by Dr. Charles Brownlow
Medicare contracted auditors are picking up the pace of their audits, often finding errors in the codes that are used to report patient visits. The codes are chosen based on the content of each records, measured against the definitions for the services in Current Procedural Terminology (CPT, American Medical Association), and, in the case of the 99000 series office visits, the Documentation Guidelines for the Evaluations and Management Services.
Accurate choices of visit codes is a straightforward process, as is reflected in the fact that most electronic health care software will automatically choose office visit codes, based purely upon the content of each record. Unfortunately, possibly partially due to the ease of recording data in EHR, Medicare is seeing a rising number of higher level 99000 codes billed. It is the increase in the frequency of the high level codes that was partially responsible for the current round of audits.
By doing hundreds of ‘friendly audits’ for eye doctors over the past fifteen years through PMI “Chart Review” service, we’ve known for a long time that doctors tend to under code visits, possibly due to a fear of audits or uncertainty as to how to accurately choose codes. EHR codes correctly, which often means higher than the same doctor coded prior to using EHR.
Sadly, the accuracy of code choice may be pretty good yet the audit may still be pretty bad. The auditors are focusing upon the appropriateness of care in addition to the accuracy of the code itself. For example, a medical record may “earn” a high level of code due to an expansive case history and a physical examination filled with lots of tests and yet be rejected by an auditor because the reason for visit did not support the need for all those questions in the history and all those tests in the examination.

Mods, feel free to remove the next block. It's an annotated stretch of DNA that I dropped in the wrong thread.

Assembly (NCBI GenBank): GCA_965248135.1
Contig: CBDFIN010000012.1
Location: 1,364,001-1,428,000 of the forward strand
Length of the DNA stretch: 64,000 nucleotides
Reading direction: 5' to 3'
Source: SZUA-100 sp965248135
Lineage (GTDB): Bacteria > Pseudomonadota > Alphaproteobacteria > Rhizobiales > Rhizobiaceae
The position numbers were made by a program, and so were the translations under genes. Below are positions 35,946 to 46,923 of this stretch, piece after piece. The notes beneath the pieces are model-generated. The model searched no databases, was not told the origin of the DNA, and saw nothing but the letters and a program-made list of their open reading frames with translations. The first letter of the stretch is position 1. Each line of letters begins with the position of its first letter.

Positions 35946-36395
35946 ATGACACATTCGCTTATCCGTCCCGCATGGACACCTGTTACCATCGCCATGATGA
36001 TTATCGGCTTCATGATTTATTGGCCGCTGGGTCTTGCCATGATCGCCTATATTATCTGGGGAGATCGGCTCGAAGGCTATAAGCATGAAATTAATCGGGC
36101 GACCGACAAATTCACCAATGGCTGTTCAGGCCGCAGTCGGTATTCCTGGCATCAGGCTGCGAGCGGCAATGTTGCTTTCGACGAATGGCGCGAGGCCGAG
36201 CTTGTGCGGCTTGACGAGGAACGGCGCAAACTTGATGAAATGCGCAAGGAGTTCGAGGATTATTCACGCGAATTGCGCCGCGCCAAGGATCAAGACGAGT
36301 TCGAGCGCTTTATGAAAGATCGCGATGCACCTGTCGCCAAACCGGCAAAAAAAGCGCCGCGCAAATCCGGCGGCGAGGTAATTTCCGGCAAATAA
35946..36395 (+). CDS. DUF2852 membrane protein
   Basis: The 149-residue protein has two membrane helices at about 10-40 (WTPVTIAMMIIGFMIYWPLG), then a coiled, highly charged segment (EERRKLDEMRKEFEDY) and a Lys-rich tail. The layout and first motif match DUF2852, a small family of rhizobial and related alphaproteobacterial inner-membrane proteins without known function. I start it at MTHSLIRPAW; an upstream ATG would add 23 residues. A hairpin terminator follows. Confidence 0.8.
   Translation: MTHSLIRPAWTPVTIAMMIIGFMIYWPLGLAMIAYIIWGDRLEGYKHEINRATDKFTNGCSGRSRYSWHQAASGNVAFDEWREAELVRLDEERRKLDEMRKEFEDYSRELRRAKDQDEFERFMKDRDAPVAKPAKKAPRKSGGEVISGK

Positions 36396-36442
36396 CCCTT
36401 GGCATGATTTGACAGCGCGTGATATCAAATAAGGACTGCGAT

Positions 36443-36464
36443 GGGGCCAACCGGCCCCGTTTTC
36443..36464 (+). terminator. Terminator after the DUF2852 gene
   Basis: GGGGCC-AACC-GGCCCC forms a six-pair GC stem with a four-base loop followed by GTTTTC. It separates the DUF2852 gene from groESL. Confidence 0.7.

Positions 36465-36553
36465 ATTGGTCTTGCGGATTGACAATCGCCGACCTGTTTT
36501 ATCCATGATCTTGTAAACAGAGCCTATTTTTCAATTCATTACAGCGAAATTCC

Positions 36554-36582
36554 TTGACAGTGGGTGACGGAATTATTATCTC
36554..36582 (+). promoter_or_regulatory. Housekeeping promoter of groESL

Again, the importance of good records and accurate coding comes to light but most important, the auditors are emphasizing the very basic premise of all health care; that it should be focused on the needs of each patient and upon the needs of the doctor providing services to that patient during that particular visit. In short, if you have redone a thorough case history on a patient that was in the office 48 hours earlier, it may have been due to habit or internal office protocol, rather than the needs of the patient or doctor. If that’s the case, it is important to grade the visit based only upon the elements of the record that were germane to the visit and necessary for care of the patient.
If your records all look the same, regardless of the unique needs of each patient and doctor at each visit, you can expect to have problems in an audit. This trend should result in a “wake up call” or all health care providers and their educational institutions that we need to return to a clear focus upon the needs of the patient at each visit, customizing the components of each visit to those needs. It is the way health care was provided in the years before insurance or Medicare and it is the way health care must be provided in the new millennium.
AOA Gets “Answer” Regarding Rejections of Ophthalmological Visit Codes
A programing glitch that has resulted in the improper rejection of numerous Medicare claims with ophthalmological established patient exam codes 92012 and 92014 will be fixed system-wide by October 1, according to the U.S. Centers for Medicare & Medicaid Services (CMS).
The programing error has resulted in the rejection of 92012 and 92014 claims with modifiers –24, –25 and –59. Eye care practitioners began noticing the improper claim rejections in early July, according to the AOA Advocacy Group. The Medicare claims are being rejected due to computer system issues associated with new National Correct Coding Initiative (NCCI) edits.
At least one Medicare administrative contractor, Noridian Healthcare Solutions, LLC, has implemented a temporary fix in its computer system to address the issue. To be safe, practitioners will have to resubmit the improperly rejected claims after October 1 in order to receive payment, according to CMS officials. Medicare administrative contractors will not automatically reprocess the claims, they emphasized.
The AOA Advocacy Group suggests practitioners hold any new Medicare claims with the 92012 or 92014 exams codes and the –24, –25, or –59 modifiers until after October 1.